Those who invested in Canadian Apartment Properties Real Estate Investment Trust (TSE:CAR.UN) five years ago are up 61%

·3 min read

Passive investing in index funds can generate returns that roughly match the overall market. But you can do a lot better than that by buying good quality businesses for attractive prices. For example, the Canadian Apartment Properties Real Estate Investment Trust (TSE:CAR.UN) share price is 40% higher than it was five years ago, which is more than the market average. Zooming in, the stock is actually down 22% in the last year.

Now it's worth having a look at the company's fundamentals too, because that will help us determine if the long term shareholder return has matched the performance of the underlying business.

View our latest analysis for Canadian Apartment Properties Real Estate Investment Trust

To paraphrase Benjamin Graham: Over the short term the market is a voting machine, but over the long term it's a weighing machine. One flawed but reasonable way to assess how sentiment around a company has changed is to compare the earnings per share (EPS) with the share price.

During five years of share price growth, Canadian Apartment Properties Real Estate Investment Trust actually saw its EPS drop 0.6% per year.

By glancing at these numbers, we'd posit that the decline in earnings per share is not representative of how the business has changed over the years. Therefore, it's worth taking a look at other metrics to try to understand the share price movements.

In contrast revenue growth of 9.8% per year is probably viewed as evidence that Canadian Apartment Properties Real Estate Investment Trust is growing, a real positive. It's quite possible that management are prioritizing revenue growth over EPS growth at the moment.

You can see how earnings and revenue have changed over time in the image below (click on the chart to see the exact values).

earnings-and-revenue-growth
earnings-and-revenue-growth

Balance sheet strength is crucial. It might be well worthwhile taking a look at our free report on how its financial position has changed over time.

What About Dividends?

It is important to consider the total shareholder return, as well as the share price return, for any given stock. Whereas the share price return only reflects the change in the share price, the TSR includes the value of dividends (assuming they were reinvested) and the benefit of any discounted capital raising or spin-off. Arguably, the TSR gives a more comprehensive picture of the return generated by a stock. As it happens, Canadian Apartment Properties Real Estate Investment Trust's TSR for the last 5 years was 61%, which exceeds the share price return mentioned earlier. And there's no prize for guessing that the dividend payments largely explain the divergence!

A Different Perspective

Investors in Canadian Apartment Properties Real Estate Investment Trust had a tough year, with a total loss of 19% (including dividends), against a market gain of about 3.6%. Even the share prices of good stocks drop sometimes, but we want to see improvements in the fundamental metrics of a business, before getting too interested. Longer term investors wouldn't be so upset, since they would have made 10%, each year, over five years. It could be that the recent sell-off is an opportunity, so it may be worth checking the fundamental data for signs of a long term growth trend. I find it very interesting to look at share price over the long term as a proxy for business performance. But to truly gain insight, we need to consider other information, too. For example, we've discovered 3 warning signs for Canadian Apartment Properties Real Estate Investment Trust (1 is concerning!) that you should be aware of before investing here.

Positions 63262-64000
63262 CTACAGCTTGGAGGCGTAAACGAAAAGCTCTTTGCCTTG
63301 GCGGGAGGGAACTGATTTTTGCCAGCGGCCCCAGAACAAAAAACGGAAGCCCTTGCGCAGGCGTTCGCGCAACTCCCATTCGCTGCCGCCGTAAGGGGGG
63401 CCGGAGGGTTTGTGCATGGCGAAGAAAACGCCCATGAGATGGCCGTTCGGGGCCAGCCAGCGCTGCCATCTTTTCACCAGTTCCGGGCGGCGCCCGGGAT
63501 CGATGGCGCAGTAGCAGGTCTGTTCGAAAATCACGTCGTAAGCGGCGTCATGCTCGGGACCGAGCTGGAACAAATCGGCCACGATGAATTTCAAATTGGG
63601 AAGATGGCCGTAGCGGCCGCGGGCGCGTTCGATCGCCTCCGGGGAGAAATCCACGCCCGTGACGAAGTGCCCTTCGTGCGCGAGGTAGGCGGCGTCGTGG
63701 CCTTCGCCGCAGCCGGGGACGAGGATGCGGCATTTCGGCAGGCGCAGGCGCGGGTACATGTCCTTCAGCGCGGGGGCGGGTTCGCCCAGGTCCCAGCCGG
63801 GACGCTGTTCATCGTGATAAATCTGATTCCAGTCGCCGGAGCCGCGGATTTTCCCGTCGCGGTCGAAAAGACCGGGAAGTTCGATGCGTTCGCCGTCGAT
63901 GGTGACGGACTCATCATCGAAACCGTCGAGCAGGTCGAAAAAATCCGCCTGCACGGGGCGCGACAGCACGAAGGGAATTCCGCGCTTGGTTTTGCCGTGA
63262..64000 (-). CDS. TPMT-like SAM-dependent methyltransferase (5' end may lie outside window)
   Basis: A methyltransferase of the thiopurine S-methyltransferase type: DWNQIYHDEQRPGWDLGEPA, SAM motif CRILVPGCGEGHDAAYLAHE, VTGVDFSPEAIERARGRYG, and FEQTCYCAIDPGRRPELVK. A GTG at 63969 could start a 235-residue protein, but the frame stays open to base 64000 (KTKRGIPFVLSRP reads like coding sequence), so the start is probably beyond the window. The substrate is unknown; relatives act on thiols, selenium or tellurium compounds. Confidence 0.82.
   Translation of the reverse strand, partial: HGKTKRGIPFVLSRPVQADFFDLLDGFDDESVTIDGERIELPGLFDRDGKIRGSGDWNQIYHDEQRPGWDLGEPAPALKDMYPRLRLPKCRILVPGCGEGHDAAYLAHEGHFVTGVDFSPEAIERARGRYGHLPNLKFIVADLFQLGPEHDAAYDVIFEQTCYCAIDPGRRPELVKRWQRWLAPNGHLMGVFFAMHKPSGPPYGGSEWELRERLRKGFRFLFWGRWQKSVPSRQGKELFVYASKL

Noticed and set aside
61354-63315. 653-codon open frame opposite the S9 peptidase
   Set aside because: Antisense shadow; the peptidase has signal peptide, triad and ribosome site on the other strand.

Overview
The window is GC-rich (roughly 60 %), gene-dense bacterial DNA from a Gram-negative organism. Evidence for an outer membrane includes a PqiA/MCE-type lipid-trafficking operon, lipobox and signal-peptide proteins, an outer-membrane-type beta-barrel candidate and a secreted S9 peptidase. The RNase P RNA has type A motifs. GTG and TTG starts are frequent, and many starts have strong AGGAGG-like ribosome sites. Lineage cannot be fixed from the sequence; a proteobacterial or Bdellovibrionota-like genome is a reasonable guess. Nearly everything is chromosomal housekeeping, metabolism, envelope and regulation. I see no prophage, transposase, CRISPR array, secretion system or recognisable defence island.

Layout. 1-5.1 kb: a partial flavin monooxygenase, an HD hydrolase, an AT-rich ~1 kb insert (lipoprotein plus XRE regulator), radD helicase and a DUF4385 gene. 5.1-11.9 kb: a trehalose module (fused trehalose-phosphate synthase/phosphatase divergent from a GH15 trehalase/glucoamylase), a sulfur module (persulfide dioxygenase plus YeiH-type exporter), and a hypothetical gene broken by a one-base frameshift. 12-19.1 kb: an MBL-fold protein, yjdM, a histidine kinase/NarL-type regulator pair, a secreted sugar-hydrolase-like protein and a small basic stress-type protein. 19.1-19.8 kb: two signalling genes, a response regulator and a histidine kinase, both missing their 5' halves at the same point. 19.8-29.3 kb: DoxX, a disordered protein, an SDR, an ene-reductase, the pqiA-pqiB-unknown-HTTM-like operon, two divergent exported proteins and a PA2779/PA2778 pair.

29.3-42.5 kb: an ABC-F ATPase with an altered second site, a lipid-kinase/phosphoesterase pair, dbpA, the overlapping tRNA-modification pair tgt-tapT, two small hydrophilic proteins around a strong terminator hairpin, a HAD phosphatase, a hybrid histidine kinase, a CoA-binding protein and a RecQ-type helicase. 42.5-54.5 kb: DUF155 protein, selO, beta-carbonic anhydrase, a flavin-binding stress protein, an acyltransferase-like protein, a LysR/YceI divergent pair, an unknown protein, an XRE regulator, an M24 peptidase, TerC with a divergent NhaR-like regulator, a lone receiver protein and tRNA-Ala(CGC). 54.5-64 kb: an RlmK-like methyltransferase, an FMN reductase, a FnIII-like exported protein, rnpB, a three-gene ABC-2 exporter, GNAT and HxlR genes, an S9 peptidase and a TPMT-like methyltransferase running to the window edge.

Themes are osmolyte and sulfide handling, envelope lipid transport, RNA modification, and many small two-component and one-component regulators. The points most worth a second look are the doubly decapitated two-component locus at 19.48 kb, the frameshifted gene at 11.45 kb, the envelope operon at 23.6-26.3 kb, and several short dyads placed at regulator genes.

Of course, you might find a fantastic investment by looking elsewhere. So take a peek at this free list of companies we expect will grow earnings.

Please note, the market returns quoted in this article reflect the market weighted average returns of stocks that currently trade on CA exchanges.

Have feedback on this article? Concerned about the content? Get in touch with us directly. Alternatively, email editorial-team (at) simplywallst.com.

This article by Simply Wall St is general in nature. We provide commentary based on historical data and analyst forecasts only using an unbiased methodology and our articles are not intended to be financial advice. It does not constitute a recommendation to buy or sell any stock, and does not take account of your objectives, or your financial situation. We aim to bring you long-term focused analysis driven by fundamental data. Note that our analysis may not factor in the latest price-sensitive company announcements or qualitative material. Simply Wall St has no position in any stocks mentioned.

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